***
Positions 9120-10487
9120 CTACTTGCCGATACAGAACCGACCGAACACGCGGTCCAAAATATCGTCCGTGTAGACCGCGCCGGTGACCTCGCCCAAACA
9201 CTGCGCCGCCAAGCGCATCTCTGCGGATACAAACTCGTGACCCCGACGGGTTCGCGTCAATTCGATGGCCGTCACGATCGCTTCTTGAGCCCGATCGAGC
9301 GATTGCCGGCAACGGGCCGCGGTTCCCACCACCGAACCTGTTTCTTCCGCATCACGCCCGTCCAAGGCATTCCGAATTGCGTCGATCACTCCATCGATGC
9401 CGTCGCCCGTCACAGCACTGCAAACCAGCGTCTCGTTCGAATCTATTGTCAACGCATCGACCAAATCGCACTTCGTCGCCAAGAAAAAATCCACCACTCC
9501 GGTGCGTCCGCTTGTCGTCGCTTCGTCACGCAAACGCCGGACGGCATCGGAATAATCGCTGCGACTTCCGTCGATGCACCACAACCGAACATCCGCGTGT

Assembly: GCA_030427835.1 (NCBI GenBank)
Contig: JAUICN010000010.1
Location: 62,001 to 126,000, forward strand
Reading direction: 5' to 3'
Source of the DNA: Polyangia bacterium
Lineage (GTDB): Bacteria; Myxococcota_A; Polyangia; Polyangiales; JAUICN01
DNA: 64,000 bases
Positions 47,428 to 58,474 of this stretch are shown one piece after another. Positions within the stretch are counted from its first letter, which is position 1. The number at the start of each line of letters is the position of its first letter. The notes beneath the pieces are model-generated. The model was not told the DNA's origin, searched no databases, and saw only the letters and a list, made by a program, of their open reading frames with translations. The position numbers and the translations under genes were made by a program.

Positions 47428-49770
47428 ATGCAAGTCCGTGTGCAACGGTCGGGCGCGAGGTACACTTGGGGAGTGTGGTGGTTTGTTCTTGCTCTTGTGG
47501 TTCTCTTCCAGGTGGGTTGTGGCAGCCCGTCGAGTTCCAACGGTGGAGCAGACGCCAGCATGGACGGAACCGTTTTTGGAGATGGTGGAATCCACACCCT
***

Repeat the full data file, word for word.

Positions 9120-10487
9120 CTACTTGCCGATACAGAACCGACCGAACACGCGGTCCAAAATATCGTCCGTGTAGACCGCGCCGGTGACCTCGCCCAAACA
9201 CTGCGCCGCCAAGCGCATCTCTGCGGATACAAACTCGTGACCCCGACGGGTTCGCGTCAATTCGATGGCCGTCACGATCGCTTCTTGAGCCCGATCGAGC
9301 GATTGCCGGCAACGGGCCGCGGTTCCCACCACCGAACCTGTTTCTTCCGCATCACGCCCGTCCAAGGCATTCCGAATTGCGTCGATCACTCCATCGATGC
9401 CGTCGCCCGTCACAGCACTGCAAACCAGCGTCTCGTTCGAATCTATTGTCAACGCATCGACCAAATCGCACTTCGTCGCCAAGAAAAAATCCACCACTCC
9501 GGTGCGTCCGCTTGTCGTCGCTTCGTCACGCAAACGCCGGACGGCATCGGAATAATCGCTGCGACTTCCGTCGATGCACCACAACCGAACATCCGCGTGT

Assembly: GCA_030427835.1 (NCBI GenBank)
Contig: JAUICN010000010.1
Location: 62,001 to 126,000, forward strand
Reading direction: 5' to 3'
Source of the DNA: Polyangia bacterium
Lineage (GTDB): Bacteria; Myxococcota_A; Polyangia; Polyangiales; JAUICN01
DNA: 64,000 bases
Positions 47,428 to 58,474 of this stretch are shown one piece after another. Positions within the stretch are counted from its first letter, which is position 1. The number at the start of each line of letters is the position of its first letter. The notes beneath the pieces are model-generated. The model was not told the DNA's origin, searched no databases, and saw only the letters and a list, made by a program, of their open reading frames with translations. The position numbers and the translations under genes were made by a program.

Positions 47428-49770
47428 ATGCAAGTCCGTGTGCAACGGTCGGGCGCGAGGTACACTTGGGGAGTGTGGTGGTTTGTTCTTGCTCTTGTGG
47501 TTCTCTTCCAGGTGGGTTGTGGCAGCCCGTCGAGTTCCAACGGTGGAGCAGACGCCAGCATGGACGGAACCGTTTTTGGAGATGGTGGAATCCACACCCT